The population biology of feral hogs (also called wild hogs; Sus scrofa) is unique among most large mammals, in that these animals have a high reproductive potential combined with a high mortality rate. Populations of these animals have been reported to fluctuate in response to a combination of several factors (for example, density, food availability, severe weather conditions, disease outbreaks, and hunting). Such external influences can result in high levels of mortality occurring within these populations. However, because of their high reproductive potential (see Feral Hog Reproductive Biology), feral hog populations are resilient with the ability to rapidly recover from such dramatic reductions. Understanding the basic population biology of this invasive species is fundamental to being able to successfully manage or control local numbers of these animals.
Fig. 1 shows the sex and age class composition of a typical feral hog population. The overall male-to-female ratio is typically not significantly different from 1-1. The high reproductive potential is illustrated by the broad base to this population pyramid, showing that most hogs in a population are in the younger age-classes.
Figure 1. Population pyramid showing the sex and age class composition of a typical feral hog population.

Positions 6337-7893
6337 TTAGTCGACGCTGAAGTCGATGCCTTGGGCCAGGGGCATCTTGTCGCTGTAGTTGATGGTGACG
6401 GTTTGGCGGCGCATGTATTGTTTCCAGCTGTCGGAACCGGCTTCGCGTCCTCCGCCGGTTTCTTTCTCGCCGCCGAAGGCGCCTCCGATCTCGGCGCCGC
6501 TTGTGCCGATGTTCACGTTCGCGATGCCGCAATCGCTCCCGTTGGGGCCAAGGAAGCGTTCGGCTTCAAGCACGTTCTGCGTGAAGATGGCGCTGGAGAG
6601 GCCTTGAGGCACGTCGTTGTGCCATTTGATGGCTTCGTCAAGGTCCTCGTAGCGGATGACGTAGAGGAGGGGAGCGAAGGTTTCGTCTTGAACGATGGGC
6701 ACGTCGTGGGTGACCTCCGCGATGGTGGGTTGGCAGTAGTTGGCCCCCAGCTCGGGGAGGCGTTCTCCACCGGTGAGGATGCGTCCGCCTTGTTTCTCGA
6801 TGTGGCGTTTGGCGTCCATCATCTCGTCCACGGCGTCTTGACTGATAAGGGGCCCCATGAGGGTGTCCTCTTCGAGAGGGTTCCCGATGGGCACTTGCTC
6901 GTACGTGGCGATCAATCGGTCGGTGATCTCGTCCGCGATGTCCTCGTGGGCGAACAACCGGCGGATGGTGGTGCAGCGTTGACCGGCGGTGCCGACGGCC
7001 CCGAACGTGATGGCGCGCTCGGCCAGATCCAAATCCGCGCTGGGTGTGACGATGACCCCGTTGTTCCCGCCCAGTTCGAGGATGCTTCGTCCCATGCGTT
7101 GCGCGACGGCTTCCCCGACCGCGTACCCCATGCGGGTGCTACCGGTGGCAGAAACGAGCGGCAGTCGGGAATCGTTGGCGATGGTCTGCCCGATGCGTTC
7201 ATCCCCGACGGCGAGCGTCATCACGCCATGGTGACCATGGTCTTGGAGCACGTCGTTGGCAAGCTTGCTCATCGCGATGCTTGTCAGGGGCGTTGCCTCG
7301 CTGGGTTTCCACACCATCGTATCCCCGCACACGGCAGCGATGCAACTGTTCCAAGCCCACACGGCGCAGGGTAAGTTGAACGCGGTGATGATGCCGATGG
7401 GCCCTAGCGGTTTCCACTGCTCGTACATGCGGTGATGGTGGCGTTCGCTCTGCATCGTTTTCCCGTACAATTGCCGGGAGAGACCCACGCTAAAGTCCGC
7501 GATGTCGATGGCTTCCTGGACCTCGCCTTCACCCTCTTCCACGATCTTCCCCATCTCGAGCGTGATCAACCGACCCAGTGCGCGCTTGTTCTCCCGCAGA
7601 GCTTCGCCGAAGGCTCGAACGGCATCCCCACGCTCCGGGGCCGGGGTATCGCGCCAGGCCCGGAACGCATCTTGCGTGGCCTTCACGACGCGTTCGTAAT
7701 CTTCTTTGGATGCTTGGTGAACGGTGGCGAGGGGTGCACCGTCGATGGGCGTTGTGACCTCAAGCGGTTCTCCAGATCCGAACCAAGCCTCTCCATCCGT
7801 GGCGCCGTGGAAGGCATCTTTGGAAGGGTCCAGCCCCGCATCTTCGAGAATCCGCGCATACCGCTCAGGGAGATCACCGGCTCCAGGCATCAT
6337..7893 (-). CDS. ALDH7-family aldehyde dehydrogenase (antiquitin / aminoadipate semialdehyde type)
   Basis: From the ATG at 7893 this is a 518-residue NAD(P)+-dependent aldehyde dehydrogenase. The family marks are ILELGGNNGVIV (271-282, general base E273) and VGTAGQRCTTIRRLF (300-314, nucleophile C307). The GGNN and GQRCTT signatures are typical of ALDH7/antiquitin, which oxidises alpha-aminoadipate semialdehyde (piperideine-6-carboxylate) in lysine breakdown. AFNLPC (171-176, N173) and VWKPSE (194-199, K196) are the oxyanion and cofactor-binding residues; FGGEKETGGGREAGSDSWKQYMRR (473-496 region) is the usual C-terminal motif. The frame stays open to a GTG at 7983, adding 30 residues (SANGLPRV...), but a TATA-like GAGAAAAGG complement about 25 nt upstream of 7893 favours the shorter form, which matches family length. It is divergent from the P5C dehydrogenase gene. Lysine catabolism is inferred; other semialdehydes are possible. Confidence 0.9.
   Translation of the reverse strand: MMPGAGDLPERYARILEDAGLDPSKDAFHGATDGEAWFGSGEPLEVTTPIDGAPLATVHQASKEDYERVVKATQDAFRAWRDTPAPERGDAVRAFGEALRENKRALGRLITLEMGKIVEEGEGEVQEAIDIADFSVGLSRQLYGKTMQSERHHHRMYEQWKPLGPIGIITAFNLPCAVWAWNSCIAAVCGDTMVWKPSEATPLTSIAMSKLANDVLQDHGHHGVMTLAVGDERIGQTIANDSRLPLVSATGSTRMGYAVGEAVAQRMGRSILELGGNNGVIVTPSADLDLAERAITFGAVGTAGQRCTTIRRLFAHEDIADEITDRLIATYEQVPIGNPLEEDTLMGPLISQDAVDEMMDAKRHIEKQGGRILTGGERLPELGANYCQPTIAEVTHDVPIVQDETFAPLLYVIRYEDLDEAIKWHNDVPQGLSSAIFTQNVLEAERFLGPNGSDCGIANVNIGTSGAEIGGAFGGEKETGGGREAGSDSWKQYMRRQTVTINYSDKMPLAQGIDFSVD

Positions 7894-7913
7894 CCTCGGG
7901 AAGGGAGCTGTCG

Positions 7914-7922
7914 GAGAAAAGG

Feral hog densities (that is, the number of animals in a given area) are often between 2 and 8 animals/square mile, but densities as high as 288 animals/square mile have been reported. As in other wildlife species, density in any one area is determined by a set of local variables that collectively define the area’s carrying capacity. For feral hogs, such variables would include presence of surface water, habitat, climatic conditions, food availability, and level of predation (both natural and man-made). From a long-term perspective, the most critical of these variables is probably water, such that the local absence of some form of available surface water will effectively prevent feral hogs from existing in that area. In general, higher densities are seen in wetter, forested areas while much lower ones are reported in arid, shrub-scrub habitats. With respect to varying climatic conditions, the winter and spring temperatures are positively correlated with feral hog density, while the amount of snow depth is negatively correlated with the density of these animals. Given the link between food and reproduction in this species, as food availability is enhanced, reproductive success increases; this then results in an increase in density. In natural situations, forage resources are strongly tied to both habitat type and climate. Although natural predation typically plays a minor role, the harvest by man can have a noticeable impact on the feral hog density within a given area. For example, lower densities have been reported in intensely hunted areas as compared to lightly or unhunted areas in California.